Sonny's Blues by James Baldwin

Sonny's Blues by James Baldwin
The short story Sonny?s Blues by James Baldwin is about how the narrator found back his younger brother with whom they have been divided through years. As the narrator recollects their early years and searches for new keys to restore communication with his brother Sonny, it seems that he himself tries to get why they have been apart for so long. It turns out that the greatest thing to divide them was misunderstanding and difference in world view, and most of all, the elder brother?s lack of wish to understand Sonny when he needed support.

This key problem becomes obvious when we read the dialogue between the two brothers in the middle of the story. The subject of their dispute is suffering. And while Sonny insists that everyone seeks for a remedy to cease the pain, his brother argues that sufferings are inevitable and it is better to take them. Sonny them becomes inpatient: "But nobody just takes it," Sonny cried, "that's what I'm telling you! Everybody tries not to. You're just hung up on the way some people try-it's not your way!" (Baldwin 29). The narrator sees the problem in the lack of will and lack of desire to enjoy life, while Sonny tries to explain that there is trouble inside and he can?t do anything with it. ?You walk these streets, black and funky and cold, and there's not really a living ass to talk to, and there's nothing shaking, and there's no way of getting it out- that storm inside. You can't talk it and you can't make love with it, and when you finally try to get with it and play it, you realize nobody's listening,? ? this is how Sonny describes his feelings, and here we see the chief problem of the story (Baldwin 33). The narrator could not here his brother and could not provide the necessary support in time. Sonny wanted to find relief in music, but his brother did not find jazz a good way to earn for living. Thus, Sonny was restricted in his capacities and found easier way to ease the pain. This is how he became drug addicted and got behind the bars.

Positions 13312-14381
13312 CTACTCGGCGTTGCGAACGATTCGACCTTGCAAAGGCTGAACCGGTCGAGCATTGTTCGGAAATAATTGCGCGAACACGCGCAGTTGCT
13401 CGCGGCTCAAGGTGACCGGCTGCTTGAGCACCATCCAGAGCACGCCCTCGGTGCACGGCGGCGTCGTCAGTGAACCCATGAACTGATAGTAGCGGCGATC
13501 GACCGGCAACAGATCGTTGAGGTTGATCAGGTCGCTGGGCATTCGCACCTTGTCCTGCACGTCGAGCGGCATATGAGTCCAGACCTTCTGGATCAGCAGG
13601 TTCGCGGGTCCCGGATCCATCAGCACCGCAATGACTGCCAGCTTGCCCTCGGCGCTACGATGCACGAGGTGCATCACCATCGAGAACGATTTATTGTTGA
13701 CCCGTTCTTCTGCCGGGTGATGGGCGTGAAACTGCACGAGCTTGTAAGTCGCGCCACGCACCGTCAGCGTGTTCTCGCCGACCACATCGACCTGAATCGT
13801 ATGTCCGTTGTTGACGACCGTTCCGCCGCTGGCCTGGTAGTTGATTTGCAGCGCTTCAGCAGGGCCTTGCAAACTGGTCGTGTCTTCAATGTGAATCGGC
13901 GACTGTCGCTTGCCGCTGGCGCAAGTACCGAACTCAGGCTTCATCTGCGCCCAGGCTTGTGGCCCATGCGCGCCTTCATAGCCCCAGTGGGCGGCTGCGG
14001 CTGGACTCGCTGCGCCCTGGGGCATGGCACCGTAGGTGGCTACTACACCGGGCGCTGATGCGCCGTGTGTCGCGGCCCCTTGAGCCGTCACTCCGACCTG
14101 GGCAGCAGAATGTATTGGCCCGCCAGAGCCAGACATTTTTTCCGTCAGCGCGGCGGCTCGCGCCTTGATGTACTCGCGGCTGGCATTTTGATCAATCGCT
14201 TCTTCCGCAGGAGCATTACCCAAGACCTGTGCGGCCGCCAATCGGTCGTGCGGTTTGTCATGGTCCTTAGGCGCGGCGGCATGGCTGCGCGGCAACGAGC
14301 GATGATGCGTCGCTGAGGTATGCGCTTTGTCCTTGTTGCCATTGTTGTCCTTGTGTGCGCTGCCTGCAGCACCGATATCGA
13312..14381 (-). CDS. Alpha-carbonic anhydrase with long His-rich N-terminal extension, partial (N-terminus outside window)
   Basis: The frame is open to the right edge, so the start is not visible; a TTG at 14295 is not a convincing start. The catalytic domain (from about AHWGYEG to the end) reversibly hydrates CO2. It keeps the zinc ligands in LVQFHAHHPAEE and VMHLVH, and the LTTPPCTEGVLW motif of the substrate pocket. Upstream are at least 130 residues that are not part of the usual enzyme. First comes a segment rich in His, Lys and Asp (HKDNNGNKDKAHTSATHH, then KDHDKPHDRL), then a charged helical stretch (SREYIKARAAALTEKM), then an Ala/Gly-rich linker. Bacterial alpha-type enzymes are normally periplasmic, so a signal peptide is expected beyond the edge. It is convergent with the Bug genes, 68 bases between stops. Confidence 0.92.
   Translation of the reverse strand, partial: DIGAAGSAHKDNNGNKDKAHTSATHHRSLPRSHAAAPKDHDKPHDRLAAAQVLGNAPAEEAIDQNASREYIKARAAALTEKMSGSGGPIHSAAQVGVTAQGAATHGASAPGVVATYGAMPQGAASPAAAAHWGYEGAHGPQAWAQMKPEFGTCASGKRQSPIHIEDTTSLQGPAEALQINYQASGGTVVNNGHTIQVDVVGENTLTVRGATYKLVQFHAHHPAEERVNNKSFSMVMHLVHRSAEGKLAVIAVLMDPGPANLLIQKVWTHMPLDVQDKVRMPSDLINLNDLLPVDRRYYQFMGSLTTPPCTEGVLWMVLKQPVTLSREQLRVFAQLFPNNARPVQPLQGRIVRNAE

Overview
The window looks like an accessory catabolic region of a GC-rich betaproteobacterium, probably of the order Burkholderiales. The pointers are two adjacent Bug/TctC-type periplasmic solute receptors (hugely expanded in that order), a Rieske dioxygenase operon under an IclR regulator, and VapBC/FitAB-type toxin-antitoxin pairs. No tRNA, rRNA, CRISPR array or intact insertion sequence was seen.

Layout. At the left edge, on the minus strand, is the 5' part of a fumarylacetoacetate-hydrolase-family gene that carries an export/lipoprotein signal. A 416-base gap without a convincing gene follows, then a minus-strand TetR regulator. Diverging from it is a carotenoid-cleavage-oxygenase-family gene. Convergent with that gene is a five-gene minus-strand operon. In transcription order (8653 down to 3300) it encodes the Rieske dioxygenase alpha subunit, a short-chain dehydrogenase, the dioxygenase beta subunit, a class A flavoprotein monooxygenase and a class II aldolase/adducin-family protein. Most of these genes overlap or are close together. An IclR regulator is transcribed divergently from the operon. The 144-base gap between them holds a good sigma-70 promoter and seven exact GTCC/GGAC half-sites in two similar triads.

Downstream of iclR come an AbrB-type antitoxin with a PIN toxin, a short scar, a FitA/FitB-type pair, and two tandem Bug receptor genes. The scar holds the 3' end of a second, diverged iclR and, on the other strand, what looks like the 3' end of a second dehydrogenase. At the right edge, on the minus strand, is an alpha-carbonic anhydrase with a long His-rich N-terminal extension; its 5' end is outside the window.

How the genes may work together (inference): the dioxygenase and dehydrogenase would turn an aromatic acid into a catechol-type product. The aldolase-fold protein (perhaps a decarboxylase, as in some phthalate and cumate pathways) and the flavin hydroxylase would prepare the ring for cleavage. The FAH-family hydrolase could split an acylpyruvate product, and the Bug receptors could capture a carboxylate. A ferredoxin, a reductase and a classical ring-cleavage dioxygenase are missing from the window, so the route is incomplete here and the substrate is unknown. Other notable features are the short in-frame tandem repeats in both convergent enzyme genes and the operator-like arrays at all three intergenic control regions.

Being focused on this issue, we can realize that through the whole story the narrator tries to find the reason why his brother ended up with so many troubles. He recollects their childhood, Sonny?s relationship with their father, the business of their mother, but it turns out that it were their own relations that influenced the musician. This argument can be proved by one more situation when the two brothers admire a female singer. "When she was singing before," said Sonny, abruptly, "her voice reminded me for a minute of what heroin feels like sometimes-when it's in your veins. It makes you feel sort of warm and cool at the same time. And distant. And- and sure? (Baldwin 46). Further, in the end the narrator sees his brother playing the piano and finally realizes how important music was for Sonny. It seems significant to pay attention to this moment, because it can not only show the jazz player in a new light, but it also reflects the inner world of the narrator and the essential shift that has been done inside of him and has resulted in their reunion reached through mutual understanding.

Work Cited
Baldwin, James. Sonny?s Blues. Stuttgart: Klett International, 2000.

Sonny's Blues by James Baldwin 7.9 of 10 on the basis of 1724 Review.